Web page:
Bats of the Happy Valley Forest region

Little brown myotis (Photo by Brock Fenton)

Little brown myotis (Photo by Brock Fenton)

October 27, 2015 | by Dr Henry Barnett

I’ve had many encounters with bats in the Happy Valley Forest over the years, but perhaps the most memorable was the one day in my practicing years when I was asked to visit on elderly lady at home. Consultants tend to eschew house-calls.

As I approached I could hear noises on the third floor of the big house but nobody was answering. In despair I entered and spoke to the elderly lady in her bed, then I opened the door to the other floors and demanded attention. Two young women dressed only in their underclothing appeared, one with a tennis racket and the other with a fish net. They had spent the night in their underclothing, undressed for bed, attempting to net one of two bats that had come down the chimney.

They had tried to catch a bat in flight and failed. I waited until one landed on the wall, put the net over it and then with a piece of cardboard gently pushed below the edge and had the first bat trapped, which I took to the window. The second bat was similarly disposed of. They burst into tears and kissed me in gratitude as the second bat flew off into the valley. I recommended that they call someone to cover the chimney pot on the roof to avoid this happening in the future. I think the bats were silver-haired bats, but in my excitement I did not pay attention.

Bats of the Happy Valley Forest

Of the eight species of bat on record in Ontario, all but one probably have been found in the Happy Valley Forest. Many of those recognized are found drowned in individual swimming pools.

A fungus is playing havoc with some bat species and there is considerable concern about declines in numbers. The fungus obstructs the bat’s nasal passages and will eventually kill it. It is called White-nose Syndrome. It is a serious disorder in the little brown bat which may even become extinct because of this infestation.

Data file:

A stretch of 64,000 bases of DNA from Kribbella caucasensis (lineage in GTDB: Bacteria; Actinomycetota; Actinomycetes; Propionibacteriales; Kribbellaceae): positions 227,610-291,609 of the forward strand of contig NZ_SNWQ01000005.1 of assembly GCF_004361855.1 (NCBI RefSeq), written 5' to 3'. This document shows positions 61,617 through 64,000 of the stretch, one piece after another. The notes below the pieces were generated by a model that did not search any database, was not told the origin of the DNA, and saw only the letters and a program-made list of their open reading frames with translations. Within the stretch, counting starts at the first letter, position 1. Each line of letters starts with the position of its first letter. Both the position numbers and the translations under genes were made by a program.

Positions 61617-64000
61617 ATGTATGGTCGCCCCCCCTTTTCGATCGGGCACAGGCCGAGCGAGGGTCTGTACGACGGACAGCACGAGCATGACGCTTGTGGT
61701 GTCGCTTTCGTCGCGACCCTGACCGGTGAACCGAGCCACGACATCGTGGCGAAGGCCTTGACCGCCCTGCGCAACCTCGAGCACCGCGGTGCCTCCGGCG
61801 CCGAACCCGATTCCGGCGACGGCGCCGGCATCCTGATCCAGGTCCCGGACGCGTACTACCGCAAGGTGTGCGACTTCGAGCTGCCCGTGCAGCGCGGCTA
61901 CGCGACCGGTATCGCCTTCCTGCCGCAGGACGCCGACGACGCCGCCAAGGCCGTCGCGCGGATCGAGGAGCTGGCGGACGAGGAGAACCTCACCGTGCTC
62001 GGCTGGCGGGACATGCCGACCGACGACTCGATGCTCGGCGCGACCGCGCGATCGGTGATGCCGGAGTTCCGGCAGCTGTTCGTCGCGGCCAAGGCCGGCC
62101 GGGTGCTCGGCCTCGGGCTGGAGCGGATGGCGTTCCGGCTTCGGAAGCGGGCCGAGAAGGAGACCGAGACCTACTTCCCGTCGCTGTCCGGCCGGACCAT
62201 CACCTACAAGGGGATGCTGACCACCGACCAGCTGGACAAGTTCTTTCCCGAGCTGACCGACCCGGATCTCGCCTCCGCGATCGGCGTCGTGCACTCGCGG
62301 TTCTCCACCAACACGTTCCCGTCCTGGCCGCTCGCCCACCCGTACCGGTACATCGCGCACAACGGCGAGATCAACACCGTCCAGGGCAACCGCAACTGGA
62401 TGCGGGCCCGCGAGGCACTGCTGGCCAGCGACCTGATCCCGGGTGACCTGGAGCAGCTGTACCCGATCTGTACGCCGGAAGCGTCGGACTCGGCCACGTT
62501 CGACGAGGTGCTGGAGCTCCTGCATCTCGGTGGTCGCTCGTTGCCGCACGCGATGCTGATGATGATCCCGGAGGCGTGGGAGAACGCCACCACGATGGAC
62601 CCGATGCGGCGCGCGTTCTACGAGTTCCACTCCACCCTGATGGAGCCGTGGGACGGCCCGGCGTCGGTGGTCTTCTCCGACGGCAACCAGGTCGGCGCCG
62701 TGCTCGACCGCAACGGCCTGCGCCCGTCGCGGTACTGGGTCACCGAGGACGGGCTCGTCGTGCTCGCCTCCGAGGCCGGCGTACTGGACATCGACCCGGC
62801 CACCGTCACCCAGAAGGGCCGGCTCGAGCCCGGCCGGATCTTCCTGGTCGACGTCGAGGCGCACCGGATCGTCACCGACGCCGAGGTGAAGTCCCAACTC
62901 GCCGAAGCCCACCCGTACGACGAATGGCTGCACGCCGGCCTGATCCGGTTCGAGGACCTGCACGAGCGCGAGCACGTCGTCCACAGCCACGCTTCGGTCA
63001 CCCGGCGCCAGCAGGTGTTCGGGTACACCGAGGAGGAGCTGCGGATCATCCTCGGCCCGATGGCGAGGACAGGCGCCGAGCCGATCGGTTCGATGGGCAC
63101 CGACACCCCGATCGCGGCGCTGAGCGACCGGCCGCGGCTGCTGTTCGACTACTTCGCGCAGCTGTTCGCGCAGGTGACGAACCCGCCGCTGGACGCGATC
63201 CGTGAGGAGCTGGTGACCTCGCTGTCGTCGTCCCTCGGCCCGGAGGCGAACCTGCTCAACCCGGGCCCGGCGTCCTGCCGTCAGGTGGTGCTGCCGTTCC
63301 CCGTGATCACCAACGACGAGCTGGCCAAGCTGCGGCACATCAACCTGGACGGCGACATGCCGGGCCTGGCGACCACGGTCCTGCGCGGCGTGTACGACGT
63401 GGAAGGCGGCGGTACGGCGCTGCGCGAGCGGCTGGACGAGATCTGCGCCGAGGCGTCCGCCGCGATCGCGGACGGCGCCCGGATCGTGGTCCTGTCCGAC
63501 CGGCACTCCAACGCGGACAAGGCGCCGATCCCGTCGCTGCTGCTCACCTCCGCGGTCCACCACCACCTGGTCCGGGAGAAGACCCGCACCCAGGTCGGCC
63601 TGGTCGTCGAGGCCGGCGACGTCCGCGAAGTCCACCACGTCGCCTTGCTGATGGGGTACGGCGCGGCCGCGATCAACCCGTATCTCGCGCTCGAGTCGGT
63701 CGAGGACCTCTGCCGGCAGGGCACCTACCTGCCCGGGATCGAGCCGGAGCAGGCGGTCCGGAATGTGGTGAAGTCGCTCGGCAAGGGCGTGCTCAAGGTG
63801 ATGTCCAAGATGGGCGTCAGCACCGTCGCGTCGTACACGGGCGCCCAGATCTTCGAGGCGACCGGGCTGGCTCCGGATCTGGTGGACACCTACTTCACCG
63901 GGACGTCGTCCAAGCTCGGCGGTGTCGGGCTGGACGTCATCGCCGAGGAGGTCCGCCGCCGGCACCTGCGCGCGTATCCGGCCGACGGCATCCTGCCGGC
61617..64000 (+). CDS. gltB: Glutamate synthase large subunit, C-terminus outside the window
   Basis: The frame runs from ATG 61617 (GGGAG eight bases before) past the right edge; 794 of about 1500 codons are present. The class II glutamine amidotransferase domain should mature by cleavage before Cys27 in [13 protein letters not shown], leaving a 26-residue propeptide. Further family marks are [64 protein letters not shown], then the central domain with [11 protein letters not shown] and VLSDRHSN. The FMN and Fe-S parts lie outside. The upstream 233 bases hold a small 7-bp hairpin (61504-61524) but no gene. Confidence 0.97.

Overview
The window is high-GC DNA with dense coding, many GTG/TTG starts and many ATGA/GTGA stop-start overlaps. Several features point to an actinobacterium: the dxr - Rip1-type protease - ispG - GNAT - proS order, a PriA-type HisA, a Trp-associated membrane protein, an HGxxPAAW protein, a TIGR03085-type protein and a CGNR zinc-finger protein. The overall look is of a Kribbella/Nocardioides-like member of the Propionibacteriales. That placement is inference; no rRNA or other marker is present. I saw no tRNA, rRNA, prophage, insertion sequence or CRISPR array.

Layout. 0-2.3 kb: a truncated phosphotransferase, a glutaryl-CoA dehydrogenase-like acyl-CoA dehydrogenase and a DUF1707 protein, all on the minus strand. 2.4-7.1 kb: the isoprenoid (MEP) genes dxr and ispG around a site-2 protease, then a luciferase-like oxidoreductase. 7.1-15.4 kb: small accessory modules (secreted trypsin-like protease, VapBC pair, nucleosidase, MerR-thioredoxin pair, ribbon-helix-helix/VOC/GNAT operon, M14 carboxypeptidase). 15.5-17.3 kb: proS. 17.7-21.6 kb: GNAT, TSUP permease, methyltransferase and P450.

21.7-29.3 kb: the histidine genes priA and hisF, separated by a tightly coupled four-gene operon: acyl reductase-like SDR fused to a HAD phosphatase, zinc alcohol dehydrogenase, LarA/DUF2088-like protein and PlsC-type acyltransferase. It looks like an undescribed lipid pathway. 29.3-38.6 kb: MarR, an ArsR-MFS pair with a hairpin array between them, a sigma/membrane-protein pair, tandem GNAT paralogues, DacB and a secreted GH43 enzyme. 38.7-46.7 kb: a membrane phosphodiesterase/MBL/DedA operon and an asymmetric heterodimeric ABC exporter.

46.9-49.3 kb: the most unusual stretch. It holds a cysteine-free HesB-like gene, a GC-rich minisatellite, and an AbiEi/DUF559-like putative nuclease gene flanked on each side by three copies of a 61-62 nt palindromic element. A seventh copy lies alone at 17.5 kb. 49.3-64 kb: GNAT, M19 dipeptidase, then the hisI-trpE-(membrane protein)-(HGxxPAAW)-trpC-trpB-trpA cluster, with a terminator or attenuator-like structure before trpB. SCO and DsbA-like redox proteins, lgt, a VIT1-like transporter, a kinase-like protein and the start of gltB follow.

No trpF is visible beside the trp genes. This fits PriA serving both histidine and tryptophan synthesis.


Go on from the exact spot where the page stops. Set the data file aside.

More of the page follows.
Bats either migrate north (one species) or hibernate when the insects disappear in the fall. They hibernate in abandoned factory chimneys, old barns, abandoned mine shafts and in cliffs. These flying mammals are important in summer insect control and will need every encouragement to maintain sustainable populations.

On occasions rabies will occur if the native bat is bitten by a southern, meat-eating variety susceptible to this disease. A bat bite demands anti-rabies therapy without waiting for a confirmed diagnosis.

This is the ninth in a series of blog posts Dr. Barnett will be contributing to Land Lines in the next few months.

Dr Henry Barnett and his son, Ian (Photo courtesy of Ian Barnett)

About the Author

Dr Henry Barnett Dr. Henry “Barney” Barnett obtained his Medical Degree from the University of Toronto in 1944. After obtaining specialty qualifications in Neurology at the Toronto General Hospital, he moved to Oxford to further his research training. He returned to Canada to enjoy an outstanding career in investigative medicine in Toronto and London. Dr Barnett is the author of hundreds of original publications and co-authored the authoritative textbook, Stroke: Pathophysiology, Diagnosis and Management. Along with Dr. Charles Drake, Dr. Barnett was the founding Chief of the Department of Clinical Neurological Sciences at University Hospital (London) and The University of Western Ontario in 1974. Between 1984 and 1992 he served as the founding President and Scientific Director of the John P. Robarts Research Institute in London. Late in his career, Dr. Barnett headed up the North American Symptomatic Carotid Endarterectomy Trial, the largest National Institute of Health (NIH) supported trial outside of the U.S. Dr. Barnett is best known for directing many of the most important large multi-centered clinical trials in stroke; including the first randomized trial to show that aspirin prevents stroke. Supported by the NIH of the United States, Dr. Barnett showed that a then widely used surgical treatment for stroke patients involving carotid artery bypass was less effective than good medical treatment.

Read more about Dr Henry Barnett.

More by this author »